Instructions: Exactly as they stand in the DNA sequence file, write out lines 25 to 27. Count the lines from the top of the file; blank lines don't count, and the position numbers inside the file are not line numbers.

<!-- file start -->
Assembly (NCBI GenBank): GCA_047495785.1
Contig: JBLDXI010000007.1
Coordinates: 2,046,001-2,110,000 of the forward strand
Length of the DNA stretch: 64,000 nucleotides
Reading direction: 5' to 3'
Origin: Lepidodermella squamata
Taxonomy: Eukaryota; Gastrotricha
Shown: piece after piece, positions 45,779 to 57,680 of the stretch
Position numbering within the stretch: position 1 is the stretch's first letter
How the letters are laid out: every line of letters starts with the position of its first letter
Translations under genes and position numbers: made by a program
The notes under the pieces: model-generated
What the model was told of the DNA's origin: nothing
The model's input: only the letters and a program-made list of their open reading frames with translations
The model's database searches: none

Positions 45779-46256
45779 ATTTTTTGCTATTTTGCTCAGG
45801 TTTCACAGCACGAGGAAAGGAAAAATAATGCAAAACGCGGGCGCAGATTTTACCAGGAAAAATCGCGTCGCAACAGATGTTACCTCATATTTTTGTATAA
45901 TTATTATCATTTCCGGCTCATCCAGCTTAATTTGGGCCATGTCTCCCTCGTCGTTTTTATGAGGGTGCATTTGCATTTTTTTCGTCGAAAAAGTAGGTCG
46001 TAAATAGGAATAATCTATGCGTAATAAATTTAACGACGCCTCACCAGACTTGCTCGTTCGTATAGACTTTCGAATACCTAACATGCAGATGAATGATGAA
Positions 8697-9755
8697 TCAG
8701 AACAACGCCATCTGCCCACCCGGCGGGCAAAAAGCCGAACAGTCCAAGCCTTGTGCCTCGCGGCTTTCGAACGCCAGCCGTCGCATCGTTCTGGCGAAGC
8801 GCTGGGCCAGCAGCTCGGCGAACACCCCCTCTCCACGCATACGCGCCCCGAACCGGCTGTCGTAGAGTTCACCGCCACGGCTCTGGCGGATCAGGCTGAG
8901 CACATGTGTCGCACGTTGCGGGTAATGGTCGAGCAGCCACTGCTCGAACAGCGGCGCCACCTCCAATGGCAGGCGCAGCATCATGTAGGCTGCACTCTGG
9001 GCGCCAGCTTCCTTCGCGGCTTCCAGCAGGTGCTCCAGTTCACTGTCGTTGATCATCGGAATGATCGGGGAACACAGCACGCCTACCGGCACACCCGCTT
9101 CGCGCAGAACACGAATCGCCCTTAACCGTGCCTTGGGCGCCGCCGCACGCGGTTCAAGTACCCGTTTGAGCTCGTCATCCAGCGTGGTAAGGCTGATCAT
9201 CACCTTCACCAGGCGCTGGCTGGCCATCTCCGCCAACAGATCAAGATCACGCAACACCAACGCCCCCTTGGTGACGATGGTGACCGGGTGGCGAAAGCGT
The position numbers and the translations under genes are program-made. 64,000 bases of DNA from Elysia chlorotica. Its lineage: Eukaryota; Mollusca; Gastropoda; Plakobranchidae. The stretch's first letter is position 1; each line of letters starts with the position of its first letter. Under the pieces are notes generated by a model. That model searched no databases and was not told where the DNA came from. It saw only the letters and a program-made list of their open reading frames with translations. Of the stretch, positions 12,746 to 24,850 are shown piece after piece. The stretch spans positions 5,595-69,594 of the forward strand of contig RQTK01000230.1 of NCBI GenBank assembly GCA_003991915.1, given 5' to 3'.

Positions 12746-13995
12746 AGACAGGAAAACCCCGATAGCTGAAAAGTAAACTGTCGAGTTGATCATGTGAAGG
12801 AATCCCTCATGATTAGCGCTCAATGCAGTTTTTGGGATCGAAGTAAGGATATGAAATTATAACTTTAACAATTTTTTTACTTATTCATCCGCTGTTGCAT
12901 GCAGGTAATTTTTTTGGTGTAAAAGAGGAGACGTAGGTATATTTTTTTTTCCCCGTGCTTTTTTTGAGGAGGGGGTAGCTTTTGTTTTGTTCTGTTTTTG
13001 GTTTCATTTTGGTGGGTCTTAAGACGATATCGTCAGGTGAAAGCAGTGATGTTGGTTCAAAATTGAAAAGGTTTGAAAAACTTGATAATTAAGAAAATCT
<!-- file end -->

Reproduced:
8901 CACATGTGTCGCACGTTGCGGGTAATGGTCGAGCAGCCACTGCTCGAACAGCGGCGCCACCTCCAATGGCAGGCGCAGCATCATGTAGGCTGCACTCTGG
9001 GCGCCAGCTTCCTTCGCGGCTTCCAGCAGGTGCTCCAGTTCACTGTCGTTGATCATCGGAATGATCGGGGAACACAGCACGCCTACCGGCACACCCGCTT
9101 CGCGCAGAACACGAATCGCCCTTAACCGTGCCTTGGGCGCCGCCGCACGCGGTTCAAGTACCCGTTTGAGCTCGTCATCCAGCGTGGTAAGGCTGATCAT